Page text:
Andrew Hozier-Byrne (aka Hozier), known to music fans worldwide as the man who popularized the man-bun, returned to Los Angeles on June 18th for a rousing concert at a cemetery. Not just any cemetery, but Hollywood Forever, final resting place to a veritable who’s who of Hollywood’s golden age from Judy Garland and Rudolph Valentino to Bugsy Siegel. It should be noted that besides being an active funeral home and crematory by day, Hollywood Forever cemetery moonlights as a thriving cultural arts center, hosting screenings, concerts and podcasts throughout the year. The choice of venue may seem a bit macabre to those who’ve never been to this landmark cemetery, but for those familiar with Hozier’s lyrics, the venue fits like a glove. Take for example Hozier’s creepily endearing love song “In a Week” from his first album, a duet between two lovers’ rotting corpses. The spindly Irish folk/indie rock singer with the alluring vocals made an impressive splash in 2013 with his debut single “Take Me to Church.” Six years later, Hozier is getting ready to launch his 2019 world tour for his sophomore album Wasteland, Baby! Hozier set a high bar with his eponymous first album, and while it seemed like an excruciatingly long wait for his hardcore fans (myself included), Wasteland is well worth the wait.
Armed with a press photo pass, I was granted front row access for the first three songs. Which not only provided a primo vantage point as a photographer, but put me smack dab in the force field of this magnetic performer’s power. The electricity in the air was palpable as the music seemed to course through his veins. The only thing missing was thunder and lightning. While the spindly Irish singer may not everyone’s idea of eye candy, there’s something visually arresting about this 29-year-old indie music icon and his lean and lanky 6 foot 5 frame. Backed by an impressive band comprised of versatile musicians, they fully complemented the textures of his voice with rich orchestrations.
Hozier opened the show strong with two songs from his new album, the first of which was called “Would That I,” which starts off quiet and unassuming, evoking vintage Simon and Garfunkel (or Sufjan Stevens) until Hozier cranks up the voltage and unleashes his signature driving grit. The crowd was fully amped as Hozier segued into the title track from his 2018 EP “Nina Cried Power.” Though he mainly lets his songs do the talking, Hozier prefaced the title track from his new album as inspired by the Doomsday Clock, a metaphorical construct coined in 1947 in the wake of the atomic threat. The Doomsday Clock was intended as a warning of the imminent threat to humanity brought on by humans. The closer the clock gets to midnight, the greater the peril. The impending doom reflected in the clock’s setting is updated periodically as the buffer between relative calm and apocalyptic despair fluctuates. Its current setting stands at two minutes to midnight, the closest (and most perilous) it’s been since 1953. Hozier isn’t the first to make art out of our collective anxiety about the end of the world. REM’s “It’s the End of the World (as we know it)” from 1987 comes to mind. Smashing Pumpkins wrote a song called “Doomsday Clock” in 2007. And before that in 1984, the British heavy metal band Iron Maiden wrote “Two Minutes to Midnight.” As Hozier explained his spin on this apocalyptic theme to the crowd, he tried to infuse the song with a note of hope, that the last act on earth will be an act of kindness. He followed that cheerful song up with a lovely song about an unusual bird (a shrike) which makes its home near sharp objects, like barbed wire. Also known as a butcher bird, shrikes are carnivorous predators known for impaling their victims with said sharp objects. And therein lies the appeal of this millennial songsmith who finds beauty and mystique in the macabre.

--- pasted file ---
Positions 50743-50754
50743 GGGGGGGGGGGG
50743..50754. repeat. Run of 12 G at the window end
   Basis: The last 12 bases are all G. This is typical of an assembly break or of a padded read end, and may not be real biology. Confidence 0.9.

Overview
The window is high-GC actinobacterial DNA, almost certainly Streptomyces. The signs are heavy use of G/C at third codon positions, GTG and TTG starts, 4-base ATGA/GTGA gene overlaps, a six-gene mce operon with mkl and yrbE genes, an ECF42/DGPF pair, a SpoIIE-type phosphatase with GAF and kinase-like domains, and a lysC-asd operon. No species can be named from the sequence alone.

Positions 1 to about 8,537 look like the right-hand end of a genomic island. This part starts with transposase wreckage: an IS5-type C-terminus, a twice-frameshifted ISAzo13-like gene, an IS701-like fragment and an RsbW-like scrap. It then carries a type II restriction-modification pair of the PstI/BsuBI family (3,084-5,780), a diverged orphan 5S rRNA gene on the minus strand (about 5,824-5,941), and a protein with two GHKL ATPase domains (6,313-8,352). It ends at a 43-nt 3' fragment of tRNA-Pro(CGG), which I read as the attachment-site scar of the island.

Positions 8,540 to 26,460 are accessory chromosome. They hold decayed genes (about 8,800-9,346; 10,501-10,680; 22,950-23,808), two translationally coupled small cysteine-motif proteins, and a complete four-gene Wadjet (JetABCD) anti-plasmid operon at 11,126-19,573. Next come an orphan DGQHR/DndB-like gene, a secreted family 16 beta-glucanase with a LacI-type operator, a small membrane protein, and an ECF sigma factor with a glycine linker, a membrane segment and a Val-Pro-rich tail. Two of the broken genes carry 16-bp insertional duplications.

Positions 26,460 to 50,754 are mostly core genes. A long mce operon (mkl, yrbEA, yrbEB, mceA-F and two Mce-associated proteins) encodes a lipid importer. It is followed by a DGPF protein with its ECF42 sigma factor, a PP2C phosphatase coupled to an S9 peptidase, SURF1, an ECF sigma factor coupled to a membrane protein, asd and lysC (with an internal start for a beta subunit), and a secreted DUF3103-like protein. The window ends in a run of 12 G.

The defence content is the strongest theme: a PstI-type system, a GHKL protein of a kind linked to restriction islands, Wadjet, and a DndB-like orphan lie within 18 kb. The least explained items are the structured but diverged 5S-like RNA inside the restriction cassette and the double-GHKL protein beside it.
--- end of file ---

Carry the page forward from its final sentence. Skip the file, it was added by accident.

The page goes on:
Hozier fans like myself are drawn in by his unique artistry and indie, folk vibe. But to fully appreciate his music, it helps to read the lyrics which are crafted like Shakespearean sonnets where the meaning is not always immediately apparent but rather in the eyes of the beholder. Like Tim Burton, the cinematic master of the macabre, Hozier definitely has a gift for it as well and the ambience of this gorgeous cemetery was a fitting setting for his haunting ethereal vocals and introspective lyrics. Rounding out his collection of rather bleak but exquisite songs is “No Plan” which was inspired by astrophysicist Katie Mack who suggests that we not the sweat the small stuff because there are far worse things ahead. It sounds depressing on the surface, but to be honest, there’s something strangely comforting about an artist who is willing to take on subjects we’d rather do our darnedest to shut out. If the world is indeed coming to an end, Hozier is my choice to provide the soundtrack. He infuses “No Plan” with an elegiac moodiness reminiscent of Bryan Ferry with the haunting refrain “there will be darkness again.” A special nod to the lighting crew who worked their magic with colored lighting and visual effects to capture the mood and the drama of the songs and the performer. The two-hour, 19-song set included a generous mix of old and new from both albums. He ended the set with “Take Me to Church” which is always great, but in a strange way felt upstaged by his new material. Which is a good thing, and says a lot about the strength of his new material. My overriding takeaway at the end of the show was twofold: Gotta get this album and gotta see him perform live the next time he passes through town.
photo credits: Steve Gottfried